Community Connection: MPS Metcalfe's Principal Gladney is 'always there'

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Getting elementary school students to pay attention isn’t exactly easy, but Melinda Gladney has created a way to connect with students.

"We are all about positivity in Milwaukee," said Gladney. "I was determined."

Her path to the front of the class, first, as a teacher and then as principal, began when she was a student at Marshall High School, volunteering during her senior year to help younger students.

"I just want to make sure that they could just take A, B, C blocks and put them in order before the end of my time there," said Gladney.

Melinda Gladney

She wrote an essay about it and caught the eye of people who thought she could make a difference. It wasn't long before Gladney had a change of heart about her major.

"I just it changed from, ‘Oh, I want to be able to see the world and be the next Oprah Winfrey,’ to, ‘I want to be able to help the children of today and be able to do something different,’" said Gladney.

Her 27 years with Milwaukee Public Schools hasn't been all smiles.

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Melinda Gladney

"It’s not what I expected it to be back then," said Gladney. "It looked so calm and easy."

When she applied to be principal, she was turned down several times. Then finally came her chance to connect with a school that was totally disconnected.

"At that time, for the state report card, the school met no expectations," said Gladney. "I said, 'Well, if I can't make a difference at Metcalfe, then you guys can move me.'"

It took commitment. Glandney transitioned from teaching to helping teachers function in the classroom and finally, to principal.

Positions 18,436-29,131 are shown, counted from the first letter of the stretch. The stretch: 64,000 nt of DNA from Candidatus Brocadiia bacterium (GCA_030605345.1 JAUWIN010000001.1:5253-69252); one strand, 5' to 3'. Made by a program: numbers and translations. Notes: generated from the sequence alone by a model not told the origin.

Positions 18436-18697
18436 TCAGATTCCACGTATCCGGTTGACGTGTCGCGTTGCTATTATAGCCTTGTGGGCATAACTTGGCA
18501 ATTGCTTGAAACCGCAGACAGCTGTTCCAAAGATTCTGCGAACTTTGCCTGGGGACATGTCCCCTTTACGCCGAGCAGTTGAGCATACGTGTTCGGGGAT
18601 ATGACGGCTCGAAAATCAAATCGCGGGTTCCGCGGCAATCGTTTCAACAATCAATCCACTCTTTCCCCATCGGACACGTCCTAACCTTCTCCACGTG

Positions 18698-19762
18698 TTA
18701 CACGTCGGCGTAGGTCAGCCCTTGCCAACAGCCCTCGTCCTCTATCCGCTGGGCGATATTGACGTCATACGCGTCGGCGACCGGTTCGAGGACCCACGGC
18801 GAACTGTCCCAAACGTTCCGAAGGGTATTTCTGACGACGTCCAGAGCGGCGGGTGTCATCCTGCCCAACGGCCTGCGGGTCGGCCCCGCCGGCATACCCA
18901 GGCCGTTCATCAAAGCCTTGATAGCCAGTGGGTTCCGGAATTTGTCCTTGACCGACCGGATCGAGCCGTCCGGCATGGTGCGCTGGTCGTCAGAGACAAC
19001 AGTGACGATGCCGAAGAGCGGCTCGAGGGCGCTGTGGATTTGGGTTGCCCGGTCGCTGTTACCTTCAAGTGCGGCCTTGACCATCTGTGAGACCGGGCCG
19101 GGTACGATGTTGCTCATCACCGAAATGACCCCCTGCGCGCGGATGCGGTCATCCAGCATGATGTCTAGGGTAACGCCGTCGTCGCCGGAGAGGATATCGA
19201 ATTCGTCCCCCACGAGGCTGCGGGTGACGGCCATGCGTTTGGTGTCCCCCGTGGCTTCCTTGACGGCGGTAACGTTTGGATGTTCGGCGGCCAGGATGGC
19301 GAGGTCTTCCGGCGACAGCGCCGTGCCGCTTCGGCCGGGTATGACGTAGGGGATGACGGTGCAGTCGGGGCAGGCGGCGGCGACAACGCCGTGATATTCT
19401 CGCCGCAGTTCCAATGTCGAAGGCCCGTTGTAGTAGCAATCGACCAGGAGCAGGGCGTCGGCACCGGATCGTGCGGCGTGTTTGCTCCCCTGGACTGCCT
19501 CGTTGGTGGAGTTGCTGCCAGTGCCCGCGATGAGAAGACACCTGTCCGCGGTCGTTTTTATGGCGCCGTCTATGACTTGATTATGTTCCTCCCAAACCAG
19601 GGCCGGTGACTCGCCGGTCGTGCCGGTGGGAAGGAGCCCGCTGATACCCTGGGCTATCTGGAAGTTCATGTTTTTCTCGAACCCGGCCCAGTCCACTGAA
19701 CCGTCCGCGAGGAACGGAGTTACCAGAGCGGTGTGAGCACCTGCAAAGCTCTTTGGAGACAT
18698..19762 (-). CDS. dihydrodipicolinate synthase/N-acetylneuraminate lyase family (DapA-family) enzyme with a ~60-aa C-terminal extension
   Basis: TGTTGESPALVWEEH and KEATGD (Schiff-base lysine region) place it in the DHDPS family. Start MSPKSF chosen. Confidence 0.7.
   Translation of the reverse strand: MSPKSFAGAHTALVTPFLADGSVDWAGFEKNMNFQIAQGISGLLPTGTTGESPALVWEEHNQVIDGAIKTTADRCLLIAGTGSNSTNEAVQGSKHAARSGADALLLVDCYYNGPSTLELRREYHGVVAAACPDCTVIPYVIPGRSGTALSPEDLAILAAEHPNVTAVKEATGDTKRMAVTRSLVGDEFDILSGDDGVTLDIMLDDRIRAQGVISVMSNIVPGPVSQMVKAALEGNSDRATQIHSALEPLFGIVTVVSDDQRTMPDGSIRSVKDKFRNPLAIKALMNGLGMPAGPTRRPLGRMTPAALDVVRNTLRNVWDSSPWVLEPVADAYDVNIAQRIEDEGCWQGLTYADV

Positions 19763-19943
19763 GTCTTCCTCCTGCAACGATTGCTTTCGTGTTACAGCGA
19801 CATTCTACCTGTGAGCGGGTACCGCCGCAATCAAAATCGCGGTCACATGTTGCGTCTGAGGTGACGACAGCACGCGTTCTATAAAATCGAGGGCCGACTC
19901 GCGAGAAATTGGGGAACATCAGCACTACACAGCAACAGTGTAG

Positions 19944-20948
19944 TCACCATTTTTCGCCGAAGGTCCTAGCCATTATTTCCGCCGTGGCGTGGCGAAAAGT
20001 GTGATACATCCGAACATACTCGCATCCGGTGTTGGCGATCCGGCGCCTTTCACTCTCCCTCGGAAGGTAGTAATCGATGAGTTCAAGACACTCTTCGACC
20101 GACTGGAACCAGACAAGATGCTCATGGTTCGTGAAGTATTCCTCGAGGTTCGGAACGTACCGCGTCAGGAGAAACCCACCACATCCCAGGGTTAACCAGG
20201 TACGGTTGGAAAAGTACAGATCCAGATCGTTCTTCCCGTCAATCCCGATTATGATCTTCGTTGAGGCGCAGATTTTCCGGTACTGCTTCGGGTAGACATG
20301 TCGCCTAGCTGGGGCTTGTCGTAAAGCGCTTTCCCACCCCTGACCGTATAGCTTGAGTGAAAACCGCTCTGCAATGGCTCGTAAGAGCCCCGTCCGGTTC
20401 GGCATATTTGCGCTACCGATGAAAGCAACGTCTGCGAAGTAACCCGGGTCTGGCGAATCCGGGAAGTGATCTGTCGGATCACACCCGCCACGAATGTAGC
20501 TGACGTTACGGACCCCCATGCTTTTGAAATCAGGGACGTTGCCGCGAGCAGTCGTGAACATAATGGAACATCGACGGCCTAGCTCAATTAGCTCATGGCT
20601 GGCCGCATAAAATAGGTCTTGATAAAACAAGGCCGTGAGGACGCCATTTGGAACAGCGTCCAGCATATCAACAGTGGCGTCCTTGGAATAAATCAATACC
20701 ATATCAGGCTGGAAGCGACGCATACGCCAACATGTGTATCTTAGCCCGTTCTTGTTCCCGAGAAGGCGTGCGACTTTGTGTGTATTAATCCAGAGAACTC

"So I would have been the seventh principal in that 10-year span," she said.

She’s now spent 13 years as principal at Metcalfe, and she’s making a positive impact. If there’s any doubt, just ask former student Tamari Robinson.

"She’s been a great support system for us," said Robinson. "The area the school is in it’s not in the best area."

Melinda Gladney

Shy and unsure, Robinson needed support. She found it in Gladney.

"When I was in the sixth grade, I won a writing contest for the school, and it’s because she pushed me to write the paper," said Robinson. "I didn’t think that I would do good enough to win the contest, but you know, she actually like, you know, convinced me to get there."

Now, at 19, that encouragement is helping her get patients to where they need to go at Froedtert, where she landed a job as a transporter after her first year at the University of Wisconsin-Milwaukee.  She’s majoring in chemistry with minors in business and Japanese.  Still, it’s Principal Gladney who knows the right language to help her through.

"Even now, if I need to go to Ms. Gladney and talk to her, she’s always there," said Robinson.

Gladney wouldn’t have it any other way. Her connection with students is creating strong members of the community, along with strong parents.

Melinda Gladney

"I’m not just raising the kids," said Gladney. "I’m raising their parents, as well. A lot of them are like, ‘What should I do? I’m sending ‘em to you cuz I don’t know what to do.’ It’s not that they don't want to be able to support their kids more. They just don't know how because somebody didn't do it for them along the way. That bridge was broken."

As for how to rebuild that bridge, Gladney said this: "That is my ask. My ask is I want the community, I want parents to get involved."

Principal Gladney is trying to make it easy with a first-ever awards ceremony that closed out the school year. The hope is to keep the parents and kids connected to the school even though they’ve left for the building for the summer.

"They just need a hug, someone to listen to them," said Gladney. "These are my kids. I don't have kids of my own. I love every last one of them. Metcalfe is my heart. I wouldn’t change it for the world."